Monday, June 29, 2015

Kashyap on Greece

Anil Kashyap has an excellent summary of the Greek debt crisis.

He sees government printed IOUs as a much better solution to the banking and payments crisis than for Greece to exit the euro and try to reestablish the Drachma. I agree entirely.

His summary goes back to the beginning, and reminds us that Greece did not get bailed out; Greece's creditors (mainly european banks) got bailed out.


  1. The IOUs sound like "bills of credit" like the American colonies issued. And they had value because you could use them to pay your taxes. Oh wait . . .

    1. The only problem is that Anil believes that the Greek government should use the "bills of credit" as a form of public employee compensation.

      Yes that will stop the bleeding in terms of new debt issuance, but does nothing to reverse the trend.

      To reduce debt (payback the Troika), the Greek government needs to sell those "bills of credit" for Euros. Proceeds from the sale can then be used to retire existing debt.

    2. I really don't see much difference in outcomes between IOUs/bills of credit and drachmas, which are also IOUs in a fiat system.

      The most likely scenario for the IOUs is that Greeks will arbitrage them for what few taxes they pay. Get paid in the private sector with a mix of euros and IOUs, keep the euros for private transactions, and use the IOUs to pay taxes at a discount.

      You can count on Greece to issue far more IOUs than it gets back in tax revenues, so the IOUs will inflate away just like the resurrected drachma would. Ironically, this would functionally cut government wages and pensions - something the Greek government has fought tooth and nail during negotiations with the troika. It should come as no surprise that a government would resort to that tactic.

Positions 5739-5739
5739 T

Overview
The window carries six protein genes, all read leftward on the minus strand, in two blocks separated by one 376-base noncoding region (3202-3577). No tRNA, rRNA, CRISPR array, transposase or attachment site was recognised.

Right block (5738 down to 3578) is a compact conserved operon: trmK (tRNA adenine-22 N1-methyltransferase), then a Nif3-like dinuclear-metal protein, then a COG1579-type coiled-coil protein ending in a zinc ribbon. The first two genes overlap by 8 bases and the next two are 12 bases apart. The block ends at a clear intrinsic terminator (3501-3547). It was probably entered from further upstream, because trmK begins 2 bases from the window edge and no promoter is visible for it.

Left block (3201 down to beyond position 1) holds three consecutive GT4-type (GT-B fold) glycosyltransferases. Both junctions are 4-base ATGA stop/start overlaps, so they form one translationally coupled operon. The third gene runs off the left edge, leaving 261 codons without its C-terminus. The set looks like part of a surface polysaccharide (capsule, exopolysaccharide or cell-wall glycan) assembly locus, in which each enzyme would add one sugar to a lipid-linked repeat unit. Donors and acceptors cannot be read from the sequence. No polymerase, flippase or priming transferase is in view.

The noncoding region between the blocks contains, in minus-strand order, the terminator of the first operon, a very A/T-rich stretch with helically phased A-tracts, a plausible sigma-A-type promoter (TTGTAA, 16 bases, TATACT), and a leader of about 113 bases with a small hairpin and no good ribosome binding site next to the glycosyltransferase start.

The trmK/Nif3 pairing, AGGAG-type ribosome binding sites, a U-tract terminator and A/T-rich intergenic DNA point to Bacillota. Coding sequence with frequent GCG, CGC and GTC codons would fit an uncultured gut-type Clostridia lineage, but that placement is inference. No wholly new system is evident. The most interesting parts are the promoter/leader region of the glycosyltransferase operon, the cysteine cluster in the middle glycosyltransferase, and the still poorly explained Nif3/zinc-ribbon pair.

Nobody in their right mind would accept those IOUs in exchange for euros except at a steep discount which means Draghi will figure out a way to pay full price for them if it preserves the power structure of the EU/ECB. Everyone is starting to walk back the tough talk already: Schauble says Greece can stay in the euro if it defaults, Juncker wants to keep the deal in play, Greece is courting the ESM.

      They WILL find a way to compromise because none of the people in power want to lose power. Josh brown said this in August 2012:

      "But here’s the part where I help you. Because while I have no special expertise or experience in forecasting the vicissitudes of core European diplomacy and socioeconomic policy, I do know white people. And I know wealthy white people, in particular. And wealthy white people, American or otherwise, can always be counted on to compromise at the last moment so as to preserve the status quo. And that compromise will typically involve whichever option is the least painful, even if it means that more work must be done in the future (the proverbial can-kick). And we know that euro printing, even if it means a bit of inflation for the German middle class to wrassle with, is probably worth it if the task is preserving the hegemony of the creditors, rentiers, landed gentry and aristocracy.

      And so eventually, no matter how scary the headlines become or how volatile markets become in the short-term, you can expect a compromise that the wealthy and powerful elites (read: the markets) can live with."